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For Peter Cancro, doing good is the secret to fueling Jersey Mike’s growth

The sandwich shop CEO, who has owned the company since he was 17, led his chain to soaring sales by taking care of franchisees, workers and communities, earning a Restaurant Leader of the Year nomination.
Photograph courtesy of Jersey Mike's Subs

Editors note: All week, Restaurant Business will run profiles of the five nominees for Restaurant Leader of the Year.

Monday: White Castle CEO Lisa Ingram

Tuesday: Cheesecake Factory CEO David Overton

Wednesday: Brinker International CEO Wyman Roberts

Today: Jersey Mike’s CEO Peter Cancro

Peter Cancro, who bought what has since become the thriving Jersey Mike’s Subs chain when he was just 17, has found himself in a bit of a pickle due to the brand’s recent success.

Some of his 550 franchisees would like to own more Jersey Mike’s locations. But they’re geographically maxxed out in certain areas. Cancro, whose solid steering of Jersey Mike’s amid the pandemic’s ups and downs has earned him a Restaurant Leader of the Year nomination, has a solution:

He said he’s going to find more restaurants for those franchisees to operate—but they’re not going to be Jersey Mike’s.

“We are looking at another concept or two to bring in for the owners to open,” Cancro revealed, declining to provide further details other than that he would like to acquire a small, emerging chain rather than starting a new concept. “We’re not going to lose focus. But if we prove out the business model and get the best-of-class of another concept, we’ll start growing nationwide with that.”

Throughout his 51-year tenure with Jersey Mike’s, Cancro has proven time and again that doing well by franchisees makes smart business sense for his brand.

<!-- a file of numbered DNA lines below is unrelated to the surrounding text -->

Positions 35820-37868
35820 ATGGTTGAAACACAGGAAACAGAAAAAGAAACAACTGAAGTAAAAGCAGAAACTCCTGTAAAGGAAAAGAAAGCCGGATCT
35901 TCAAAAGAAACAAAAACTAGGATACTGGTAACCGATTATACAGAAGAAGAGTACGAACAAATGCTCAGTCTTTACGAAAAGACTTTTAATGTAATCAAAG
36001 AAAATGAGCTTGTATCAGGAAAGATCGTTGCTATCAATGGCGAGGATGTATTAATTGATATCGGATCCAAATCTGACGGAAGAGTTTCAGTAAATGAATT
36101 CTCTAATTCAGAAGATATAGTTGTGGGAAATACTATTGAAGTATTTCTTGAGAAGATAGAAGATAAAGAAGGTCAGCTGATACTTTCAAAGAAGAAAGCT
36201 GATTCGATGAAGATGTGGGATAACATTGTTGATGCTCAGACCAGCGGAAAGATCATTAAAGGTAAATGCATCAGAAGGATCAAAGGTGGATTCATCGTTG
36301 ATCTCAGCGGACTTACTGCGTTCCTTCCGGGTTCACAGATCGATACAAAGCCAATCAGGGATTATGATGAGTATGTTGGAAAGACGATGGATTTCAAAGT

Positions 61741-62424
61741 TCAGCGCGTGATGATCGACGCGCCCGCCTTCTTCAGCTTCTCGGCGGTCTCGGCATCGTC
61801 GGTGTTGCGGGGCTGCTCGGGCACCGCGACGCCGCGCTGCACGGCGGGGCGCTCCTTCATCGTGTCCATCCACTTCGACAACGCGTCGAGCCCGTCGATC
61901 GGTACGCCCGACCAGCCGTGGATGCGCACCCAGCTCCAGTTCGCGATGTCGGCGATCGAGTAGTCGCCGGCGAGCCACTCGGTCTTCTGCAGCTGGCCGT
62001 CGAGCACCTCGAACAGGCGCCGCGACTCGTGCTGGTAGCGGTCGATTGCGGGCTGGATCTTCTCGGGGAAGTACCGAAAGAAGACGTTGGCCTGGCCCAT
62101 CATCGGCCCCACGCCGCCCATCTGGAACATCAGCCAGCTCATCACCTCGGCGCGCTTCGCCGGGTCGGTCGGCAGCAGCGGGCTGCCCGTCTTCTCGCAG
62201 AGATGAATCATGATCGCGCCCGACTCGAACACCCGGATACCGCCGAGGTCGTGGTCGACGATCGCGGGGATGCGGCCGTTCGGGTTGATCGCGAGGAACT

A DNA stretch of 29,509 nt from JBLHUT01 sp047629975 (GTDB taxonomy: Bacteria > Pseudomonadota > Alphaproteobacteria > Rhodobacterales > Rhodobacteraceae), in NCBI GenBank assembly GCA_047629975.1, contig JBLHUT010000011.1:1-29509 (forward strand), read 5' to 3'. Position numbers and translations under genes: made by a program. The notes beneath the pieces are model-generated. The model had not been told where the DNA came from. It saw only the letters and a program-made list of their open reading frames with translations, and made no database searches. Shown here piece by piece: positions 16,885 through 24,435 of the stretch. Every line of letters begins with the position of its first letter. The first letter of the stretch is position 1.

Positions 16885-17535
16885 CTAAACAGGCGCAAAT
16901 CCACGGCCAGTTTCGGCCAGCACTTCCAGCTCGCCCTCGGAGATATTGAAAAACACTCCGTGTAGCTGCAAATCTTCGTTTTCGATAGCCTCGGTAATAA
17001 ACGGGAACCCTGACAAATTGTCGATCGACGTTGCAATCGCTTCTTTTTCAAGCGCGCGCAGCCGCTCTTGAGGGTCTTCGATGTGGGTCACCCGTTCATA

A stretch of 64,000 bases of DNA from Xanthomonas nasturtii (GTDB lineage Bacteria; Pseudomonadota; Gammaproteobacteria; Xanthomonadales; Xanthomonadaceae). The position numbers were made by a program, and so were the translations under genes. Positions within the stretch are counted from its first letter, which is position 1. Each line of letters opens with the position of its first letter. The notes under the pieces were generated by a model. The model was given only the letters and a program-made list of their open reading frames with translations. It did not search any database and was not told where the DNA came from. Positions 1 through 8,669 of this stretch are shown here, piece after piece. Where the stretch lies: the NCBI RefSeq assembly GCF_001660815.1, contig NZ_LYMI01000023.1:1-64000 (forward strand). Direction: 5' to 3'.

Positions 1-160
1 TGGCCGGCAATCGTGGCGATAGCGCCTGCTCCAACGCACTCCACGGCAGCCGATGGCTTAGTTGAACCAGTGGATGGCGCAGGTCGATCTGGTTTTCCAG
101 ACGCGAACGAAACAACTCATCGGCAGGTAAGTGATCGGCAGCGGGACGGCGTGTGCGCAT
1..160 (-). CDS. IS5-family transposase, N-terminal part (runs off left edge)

And it’s not just franchisees, of course. Even when Cancro was still a teenager, he made sure to thank vendors for coming in, said Mike Manzo, Jersey Mike’s COO, who has worked with Cancro for more than 40 years.

“If you didn’t come in, I don’t have the business,” Manzo recalled him saying. “He was always pulling people along, and not pushing them, and having a great attitude … It’s something he did in 1975 when he was a kid and now, he’s still doing it. It’s the longevity of him being just a good person.”

Turns out, being nice isn’t bad for business.

Average unit volumes at Jersey Mike’s have surged from $850,000 pre-pandemic to $1.2 million today. The 2,100-unit quick-service chain opened 252 stores last year and plans to open 300 this year. Cancro expects to be at 3,000 locations in under three years.

In 2019, the company made $1.3 billion. Today, systemwide revenue is $2.3 billion.

And Cancro’s favorite metric is also on the rise. Jersey Mike’s stores track their business in loaves of bread used each day.

“We’ve gone from 130 loaves of bread to 167 loaves of bread on average,” he said. “That’s how we compute. How many ‘bread’ are you selling? And now our goal is to get to 200 bread a day.”

Cancro’s Jersey Mike’s origin story is well-chronicled.

The chain was called Mike’s Subs in 1971 when a 14-year-old Cancro started working there. When he was a senior in high school, he heard that the Point Pleasant, N.J., shop was for sale. The enterprising teenager talked to his football coach, who also happened to be a banker, and secured a $125,000 loan from him.

In 1987, Cancro changed the chain’s name to Jersey Mike’s and started franchising.

“When you build a franchise like this, our principles are pretty basic,” Manzo said. “Do unto others. Treat them with respect … As he worked with the people and started growing, he’d say, ‘Work with the people. Don’t walk in with a clipboard.’”

All these years later, Cancro still travels to the restaurants to meet one-on-one with franchisees and work out any issues.